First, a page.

5. Great image, Göran. The only comment I would have is the bottom edge which has a colour gradient that I also have seen in my LT images (PixInsights DBE takes care of it). Maybe by the time you can gather your own data again, you'll be spoilt by the quality data you got from the professional telescopes, and you won't want to go back.
  6. Nice widefield from limited time on target. Getting a good orion neb and a good flame/horsehead in the same pic is a remarkable feat, even for an experienced astrophotographer, simple because of the huge dynamic range. I think you've done well here. To get the best out of a pic like this, I would probably create a copy. Process one for the orion neb, and the other for the flame/hh. Then blend as layers in gimp/photoshop. (Wow, can hardly believe I write this, as I use PixInsight exclusively. ) Imaging over several nights isn't dufficult. If you can, leave the rig untouched between night. If you can't/won't, try to leave the mount or tripod untouched. Align the imaging camera with RA and DEC. Expose a single frame for 30 seconds and slew the RA+ during exposure. This will create a straight star trail. Then loosen your camera and turn it. Repeat until the star trail lines up with either the long or short side of the sensor/image. Do this every imaging session. The only thing left is to do an accurate star alignment each session. Use a high power (barlowed) eyepiece for this. Take flat frames after each session. 15 or so is usually enough. It's not absolutely necessary to take flats at the same iso as light frames, as long as you calibrate them correctly. Good luck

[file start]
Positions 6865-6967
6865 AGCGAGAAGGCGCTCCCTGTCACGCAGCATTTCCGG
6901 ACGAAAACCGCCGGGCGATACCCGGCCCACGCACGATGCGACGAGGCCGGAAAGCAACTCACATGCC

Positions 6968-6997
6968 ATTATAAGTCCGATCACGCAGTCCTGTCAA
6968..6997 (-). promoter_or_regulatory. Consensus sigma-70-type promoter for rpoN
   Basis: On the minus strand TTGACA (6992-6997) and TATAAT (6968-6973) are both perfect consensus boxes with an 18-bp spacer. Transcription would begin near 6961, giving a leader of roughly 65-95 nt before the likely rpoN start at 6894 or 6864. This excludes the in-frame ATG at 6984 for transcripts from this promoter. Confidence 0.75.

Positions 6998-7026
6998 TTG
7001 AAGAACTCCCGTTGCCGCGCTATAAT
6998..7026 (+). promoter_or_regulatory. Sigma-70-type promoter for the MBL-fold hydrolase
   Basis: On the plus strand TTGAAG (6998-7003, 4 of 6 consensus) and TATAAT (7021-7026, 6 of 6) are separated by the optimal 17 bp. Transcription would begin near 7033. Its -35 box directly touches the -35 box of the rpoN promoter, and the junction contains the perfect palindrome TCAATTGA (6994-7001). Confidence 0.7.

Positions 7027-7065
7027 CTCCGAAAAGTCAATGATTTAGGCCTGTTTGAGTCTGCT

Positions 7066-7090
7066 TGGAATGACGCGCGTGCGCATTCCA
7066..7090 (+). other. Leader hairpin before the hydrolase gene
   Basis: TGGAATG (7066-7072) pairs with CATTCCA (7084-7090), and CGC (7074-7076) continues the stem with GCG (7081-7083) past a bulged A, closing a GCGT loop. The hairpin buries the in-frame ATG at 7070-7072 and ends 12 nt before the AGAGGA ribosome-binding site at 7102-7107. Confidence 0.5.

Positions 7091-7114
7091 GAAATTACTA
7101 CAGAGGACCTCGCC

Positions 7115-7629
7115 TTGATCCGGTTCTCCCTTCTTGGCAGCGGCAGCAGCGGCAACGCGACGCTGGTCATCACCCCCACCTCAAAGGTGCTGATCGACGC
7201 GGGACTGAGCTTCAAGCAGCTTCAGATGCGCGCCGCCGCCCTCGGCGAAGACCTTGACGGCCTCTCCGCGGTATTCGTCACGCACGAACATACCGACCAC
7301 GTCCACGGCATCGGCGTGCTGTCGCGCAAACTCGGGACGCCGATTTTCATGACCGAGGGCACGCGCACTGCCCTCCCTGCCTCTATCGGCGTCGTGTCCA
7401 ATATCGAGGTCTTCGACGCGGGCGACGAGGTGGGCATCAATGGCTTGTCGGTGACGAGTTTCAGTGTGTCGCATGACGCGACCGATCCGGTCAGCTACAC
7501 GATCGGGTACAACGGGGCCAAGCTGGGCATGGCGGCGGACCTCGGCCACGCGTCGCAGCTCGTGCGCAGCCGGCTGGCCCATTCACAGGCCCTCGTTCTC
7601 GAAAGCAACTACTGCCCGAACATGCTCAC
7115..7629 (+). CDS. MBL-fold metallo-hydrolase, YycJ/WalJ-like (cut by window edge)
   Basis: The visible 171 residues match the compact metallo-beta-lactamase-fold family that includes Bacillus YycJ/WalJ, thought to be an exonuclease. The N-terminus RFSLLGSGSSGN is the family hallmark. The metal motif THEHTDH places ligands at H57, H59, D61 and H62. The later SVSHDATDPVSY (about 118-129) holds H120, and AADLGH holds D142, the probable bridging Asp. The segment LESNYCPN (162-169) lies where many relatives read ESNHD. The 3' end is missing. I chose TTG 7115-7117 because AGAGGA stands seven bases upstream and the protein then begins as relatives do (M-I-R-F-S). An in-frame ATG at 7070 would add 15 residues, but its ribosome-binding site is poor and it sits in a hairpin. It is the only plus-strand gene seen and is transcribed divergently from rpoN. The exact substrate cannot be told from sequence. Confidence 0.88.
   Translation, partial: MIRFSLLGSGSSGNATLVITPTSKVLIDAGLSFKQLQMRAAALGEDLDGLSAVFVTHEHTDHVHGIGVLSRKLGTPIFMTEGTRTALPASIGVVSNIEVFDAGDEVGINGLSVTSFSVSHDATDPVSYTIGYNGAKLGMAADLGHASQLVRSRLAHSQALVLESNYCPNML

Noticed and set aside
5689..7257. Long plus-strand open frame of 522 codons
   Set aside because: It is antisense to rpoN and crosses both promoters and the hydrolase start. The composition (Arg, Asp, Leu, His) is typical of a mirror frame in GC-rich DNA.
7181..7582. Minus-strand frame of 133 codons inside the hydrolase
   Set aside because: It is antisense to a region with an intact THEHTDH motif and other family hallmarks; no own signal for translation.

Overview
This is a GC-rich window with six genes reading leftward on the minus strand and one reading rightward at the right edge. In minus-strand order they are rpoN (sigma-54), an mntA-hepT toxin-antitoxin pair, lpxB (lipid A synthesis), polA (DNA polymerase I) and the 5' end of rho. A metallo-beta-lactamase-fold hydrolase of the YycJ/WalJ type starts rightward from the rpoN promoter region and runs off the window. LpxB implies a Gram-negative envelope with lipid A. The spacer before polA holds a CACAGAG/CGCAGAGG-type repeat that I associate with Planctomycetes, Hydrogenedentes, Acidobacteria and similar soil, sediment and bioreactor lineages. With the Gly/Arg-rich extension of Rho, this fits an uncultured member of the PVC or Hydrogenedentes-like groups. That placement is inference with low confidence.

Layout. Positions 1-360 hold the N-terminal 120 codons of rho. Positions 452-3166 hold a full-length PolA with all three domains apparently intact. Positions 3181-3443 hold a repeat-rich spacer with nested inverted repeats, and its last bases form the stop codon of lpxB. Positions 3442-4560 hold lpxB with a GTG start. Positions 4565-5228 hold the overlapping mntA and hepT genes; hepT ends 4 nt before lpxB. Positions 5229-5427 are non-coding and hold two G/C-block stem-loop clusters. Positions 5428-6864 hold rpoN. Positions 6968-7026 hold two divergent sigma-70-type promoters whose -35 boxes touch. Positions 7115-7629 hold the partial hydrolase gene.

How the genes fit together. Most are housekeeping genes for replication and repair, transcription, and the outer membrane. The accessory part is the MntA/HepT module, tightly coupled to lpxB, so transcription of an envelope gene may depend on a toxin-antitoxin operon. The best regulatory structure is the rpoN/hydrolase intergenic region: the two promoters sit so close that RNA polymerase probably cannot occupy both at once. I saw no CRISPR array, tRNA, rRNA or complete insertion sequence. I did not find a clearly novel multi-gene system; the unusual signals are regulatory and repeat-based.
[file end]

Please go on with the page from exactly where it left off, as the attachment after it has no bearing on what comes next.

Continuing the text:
7. In PixInsight, I have used Kayron Mercieca's ( recipe with some success. It lets you vary the amount of Ha in red and lum, without affecting the stars. The nbrgb script in PixInsight is tricky, and I've never succeeded with Vicent Peris' method.
  8. Nice image. As you noted, a little overcooked in Ha, but otherwise very good. How was the seminar?
  9. Looks good to me. Challenge: would combining the Liverpool data with you excellent wide field improve the latter in any way?
  10. A. Yes, but you probably only see the effect if the number of subs dropped is about the same as the number kept. Removing two subs out of a stack of 30, hardly makes a difference. But removing those out of a stack of 5 will. B. Yes again, if you dial in the correct kappa value. Adding a bad pixel map in lieu of darks also helps. As will other methods, such as cosmetic correction, which looks at each pixel neighbours in each individual sub, and then replaces it if it deviates more than a certain amount (again in units of standard deviation).
  11. Well worth the effort, it looks great. And +1 for gradientmergemosaic
  12. -- reply removed. Crossing threads --
  13. So, by the end of the summer you'll be turning out Gendler quality hybrids . I will stick to the LT for a while, the archives hold enough information to keep me busy for a few months.
  14. Having 0.3 "/pixel at 2 m aperture and 20 m fl on a mountain top in the middle of the atlantic helps. Great image, Göran. I like the colours.
  15. Looks great. Nice detail in the dust ring.